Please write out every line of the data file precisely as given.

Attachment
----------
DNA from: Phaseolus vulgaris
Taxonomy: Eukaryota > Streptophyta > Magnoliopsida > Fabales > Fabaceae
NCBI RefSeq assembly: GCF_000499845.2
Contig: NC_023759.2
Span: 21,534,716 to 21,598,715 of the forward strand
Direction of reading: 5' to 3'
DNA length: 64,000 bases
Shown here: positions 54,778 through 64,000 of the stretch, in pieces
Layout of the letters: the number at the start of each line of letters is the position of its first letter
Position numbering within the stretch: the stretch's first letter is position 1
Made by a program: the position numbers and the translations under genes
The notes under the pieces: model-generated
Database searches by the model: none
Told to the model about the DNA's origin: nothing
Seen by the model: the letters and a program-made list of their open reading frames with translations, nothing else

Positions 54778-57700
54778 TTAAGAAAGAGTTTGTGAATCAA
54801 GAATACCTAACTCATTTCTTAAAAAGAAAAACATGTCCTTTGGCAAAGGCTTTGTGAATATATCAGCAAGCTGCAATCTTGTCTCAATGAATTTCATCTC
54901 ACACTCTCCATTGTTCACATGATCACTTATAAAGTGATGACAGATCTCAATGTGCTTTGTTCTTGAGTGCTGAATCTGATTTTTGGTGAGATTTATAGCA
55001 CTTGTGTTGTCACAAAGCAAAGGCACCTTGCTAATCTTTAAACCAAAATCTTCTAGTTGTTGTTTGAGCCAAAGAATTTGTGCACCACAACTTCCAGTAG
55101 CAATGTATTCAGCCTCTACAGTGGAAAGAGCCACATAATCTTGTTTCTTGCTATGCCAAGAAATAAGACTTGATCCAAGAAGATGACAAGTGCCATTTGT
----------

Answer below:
DNA from: Phaseolus vulgaris
Taxonomy: Eukaryota > Streptophyta > Magnoliopsida > Fabales > Fabaceae
NCBI RefSeq assembly: GCF_000499845.2
Contig: NC_023759.2
Span: 21,534,716 to 21,598,715 of the forward strand
Direction of reading: 5' to 3'
DNA length: 64,000 bases
Shown here: positions 54,778 through 64,000 of the stretch, in pieces
Layout of the letters: the number at the start of each line of letters is the position of its first letter
Position numbering within the stretch: the stretch's first letter is position 1
Made by a program: the position numbers and the translations under genes
The notes under the pieces: model-generated
Database searches by the model: none
Told to the model about the DNA's origin: nothing
Seen by the model: the letters and a program-made list of their open reading frames with translations, nothing else

Positions 54778-57700
54778 TTAAGAAAGAGTTTGTGAATCAA
54801 GAATACCTAACTCATTTCTTAAAAAGAAAAACATGTCCTTTGGCAAAGGCTTTGTGAATATATCAGCAAGCTGCAATCTTGTCTCAATGAATTTCATCTC
54901 ACACTCTCCATTGTTCACATGATCACTTATAAAGTGATGACAGATCTCAATGTGCTTTGTTCTTGAGTGCTGAATCTGATTTTTGGTGAGATTTATAGCA
55001 CTTGTGTTGTCACAAAGCAAAGGCACCTTGCTAATCTTTAAACCAAAATCTTCTAGTTGTTGTTTGAGCCAAAGAATTTGTGCACCACAACTTCCAGTAG
55101 CAATGTATTCAGCCTCTACAGTGGAAAGAGCCACATAATCTTGTTTCTTGCTATGCCAAGAAATAAGACTTGATCCAAGAAGATGACAAGTGCCATTTGT